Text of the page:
A jury sided with a law enforcement officer represented by Attorney General Paxton’s Law Enforcement Defense Division in a case that went all the way up to the U.S. Supreme Court. McCoy v. Alamu resulted from an inmate throwing an object at the officer, prompting the officer to respond using chemical spray to regain control of the situation. The inmate alleged excessive use of force.  

The New Orleans-based U.S. Court of Appeals for the Fifth Circuit initially found the officer was entitled to qualified immunity, which protects law enforcement officers and other civil servants from frivolous personal lawsuits that could otherwise bankrupt them. The inmate then appealed and petitioned the U.S. Supreme Court to reverse the lower court’s decision.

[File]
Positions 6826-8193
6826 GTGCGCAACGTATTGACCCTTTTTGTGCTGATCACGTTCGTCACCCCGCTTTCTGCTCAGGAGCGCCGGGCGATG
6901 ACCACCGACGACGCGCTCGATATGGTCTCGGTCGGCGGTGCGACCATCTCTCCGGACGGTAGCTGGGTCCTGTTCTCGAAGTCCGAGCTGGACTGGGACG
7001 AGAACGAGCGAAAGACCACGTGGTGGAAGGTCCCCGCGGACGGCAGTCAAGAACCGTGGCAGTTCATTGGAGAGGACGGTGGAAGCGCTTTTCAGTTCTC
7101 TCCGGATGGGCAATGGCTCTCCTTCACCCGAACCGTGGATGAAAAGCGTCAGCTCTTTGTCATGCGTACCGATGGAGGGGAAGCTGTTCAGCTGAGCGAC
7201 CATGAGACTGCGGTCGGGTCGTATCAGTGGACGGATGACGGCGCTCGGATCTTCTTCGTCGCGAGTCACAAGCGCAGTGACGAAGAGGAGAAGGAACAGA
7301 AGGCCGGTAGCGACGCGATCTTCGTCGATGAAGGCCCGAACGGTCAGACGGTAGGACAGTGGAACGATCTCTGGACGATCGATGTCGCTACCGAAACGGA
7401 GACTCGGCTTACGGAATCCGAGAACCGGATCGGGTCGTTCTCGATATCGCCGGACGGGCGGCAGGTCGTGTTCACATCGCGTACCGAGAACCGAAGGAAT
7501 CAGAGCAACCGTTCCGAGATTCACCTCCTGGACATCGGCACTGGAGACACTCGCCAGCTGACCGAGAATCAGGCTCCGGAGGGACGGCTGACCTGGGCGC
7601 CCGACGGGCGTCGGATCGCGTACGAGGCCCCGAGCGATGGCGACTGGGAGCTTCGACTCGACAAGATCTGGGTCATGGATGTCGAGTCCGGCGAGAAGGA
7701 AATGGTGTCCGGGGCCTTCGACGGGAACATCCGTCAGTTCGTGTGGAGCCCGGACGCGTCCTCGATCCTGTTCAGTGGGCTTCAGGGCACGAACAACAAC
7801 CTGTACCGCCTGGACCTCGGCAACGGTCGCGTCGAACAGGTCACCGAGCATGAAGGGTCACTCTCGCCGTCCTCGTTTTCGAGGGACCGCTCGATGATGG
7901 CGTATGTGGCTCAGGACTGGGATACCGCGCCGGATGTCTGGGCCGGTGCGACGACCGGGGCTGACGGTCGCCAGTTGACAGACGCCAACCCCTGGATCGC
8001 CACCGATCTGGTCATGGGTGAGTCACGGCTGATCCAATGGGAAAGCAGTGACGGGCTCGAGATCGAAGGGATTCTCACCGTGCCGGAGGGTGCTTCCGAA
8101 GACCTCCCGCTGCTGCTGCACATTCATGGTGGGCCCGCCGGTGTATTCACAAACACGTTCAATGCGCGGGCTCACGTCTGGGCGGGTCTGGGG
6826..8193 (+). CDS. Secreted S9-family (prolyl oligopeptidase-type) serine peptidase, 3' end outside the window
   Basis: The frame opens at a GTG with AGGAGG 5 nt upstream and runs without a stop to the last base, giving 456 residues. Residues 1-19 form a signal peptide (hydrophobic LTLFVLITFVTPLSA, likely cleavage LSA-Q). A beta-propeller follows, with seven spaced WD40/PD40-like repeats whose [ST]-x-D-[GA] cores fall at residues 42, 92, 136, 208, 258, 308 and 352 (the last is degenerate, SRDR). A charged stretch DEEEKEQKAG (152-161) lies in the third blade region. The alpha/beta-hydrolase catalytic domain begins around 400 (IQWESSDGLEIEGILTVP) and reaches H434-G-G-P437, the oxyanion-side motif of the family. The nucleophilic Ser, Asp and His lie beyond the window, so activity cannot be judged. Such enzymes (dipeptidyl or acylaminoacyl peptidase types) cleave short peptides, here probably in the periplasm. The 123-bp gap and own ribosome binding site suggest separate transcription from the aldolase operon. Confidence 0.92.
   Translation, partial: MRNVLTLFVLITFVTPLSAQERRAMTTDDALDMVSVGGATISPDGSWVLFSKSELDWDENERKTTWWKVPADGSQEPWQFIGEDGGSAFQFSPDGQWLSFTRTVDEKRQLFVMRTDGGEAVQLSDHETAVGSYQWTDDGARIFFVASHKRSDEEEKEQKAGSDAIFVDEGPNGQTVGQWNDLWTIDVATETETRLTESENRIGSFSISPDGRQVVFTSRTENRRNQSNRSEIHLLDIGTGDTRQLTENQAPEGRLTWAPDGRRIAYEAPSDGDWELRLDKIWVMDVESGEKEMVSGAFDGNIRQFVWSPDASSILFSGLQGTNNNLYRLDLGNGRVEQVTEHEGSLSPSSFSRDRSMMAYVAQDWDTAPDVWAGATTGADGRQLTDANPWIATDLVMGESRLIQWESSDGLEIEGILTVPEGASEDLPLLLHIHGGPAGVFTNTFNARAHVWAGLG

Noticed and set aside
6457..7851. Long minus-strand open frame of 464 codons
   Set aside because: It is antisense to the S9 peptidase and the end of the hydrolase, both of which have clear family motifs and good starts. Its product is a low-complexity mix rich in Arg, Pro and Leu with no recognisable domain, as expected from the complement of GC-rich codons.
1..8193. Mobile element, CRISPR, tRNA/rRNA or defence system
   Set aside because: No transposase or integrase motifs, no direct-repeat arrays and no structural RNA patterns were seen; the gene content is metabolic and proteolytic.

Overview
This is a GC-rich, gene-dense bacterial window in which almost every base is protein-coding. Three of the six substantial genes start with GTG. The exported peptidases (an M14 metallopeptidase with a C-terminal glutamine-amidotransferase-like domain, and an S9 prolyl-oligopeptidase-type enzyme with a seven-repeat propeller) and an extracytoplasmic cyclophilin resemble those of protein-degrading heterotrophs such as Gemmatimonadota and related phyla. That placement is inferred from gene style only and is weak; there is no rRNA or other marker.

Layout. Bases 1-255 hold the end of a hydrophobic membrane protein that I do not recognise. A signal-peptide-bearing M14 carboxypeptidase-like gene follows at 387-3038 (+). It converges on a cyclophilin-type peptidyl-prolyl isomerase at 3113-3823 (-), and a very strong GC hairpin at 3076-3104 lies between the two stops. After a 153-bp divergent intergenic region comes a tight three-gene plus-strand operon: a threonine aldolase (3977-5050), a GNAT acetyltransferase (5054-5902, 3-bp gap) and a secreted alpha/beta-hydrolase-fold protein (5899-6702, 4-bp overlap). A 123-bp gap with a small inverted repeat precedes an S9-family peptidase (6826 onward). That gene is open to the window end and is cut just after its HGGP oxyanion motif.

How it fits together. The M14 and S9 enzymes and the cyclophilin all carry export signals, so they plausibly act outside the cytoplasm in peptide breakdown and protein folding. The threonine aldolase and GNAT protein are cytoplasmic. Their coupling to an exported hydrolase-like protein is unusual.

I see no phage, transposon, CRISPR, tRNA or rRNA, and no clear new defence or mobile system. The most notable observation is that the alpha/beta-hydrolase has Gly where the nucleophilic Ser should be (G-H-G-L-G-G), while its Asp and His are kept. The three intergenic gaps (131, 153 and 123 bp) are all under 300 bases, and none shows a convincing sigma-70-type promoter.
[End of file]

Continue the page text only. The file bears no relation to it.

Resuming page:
In response, the U.S. Supreme Court vacated the Fifth Circuit’s ruling and sent the case back for reconsideration in light of its recent ruling in Taylor v. Riojas. In Taylor, the Court had ruled that it was error to grant an officer qualified immunity when potential Eighth Amendment violations were adequately alleged.  

Following the Supreme Court’s remand, the Fifth Circuit sent the case to the U.S. District Court for the Southern District of Texas, Galveston Division, for further proceedings. After a two-day trial, the jury delivered a unanimous verdict in favor of the officer. The jury did not even reach the question of the officer’s entitlement to qualified immunity; instead, finding that the officer’s actions did not amount to a constitutional violation. 

This high-profile victory by Leah O’Leary and Briana Webb in Attorney General Paxton’s Law Enforcement Defense Division is just one of many recently announced, highlighting both Attorney General Paxton’s and his staff’s tireless dedication to the law enforcement officers who keep us safe.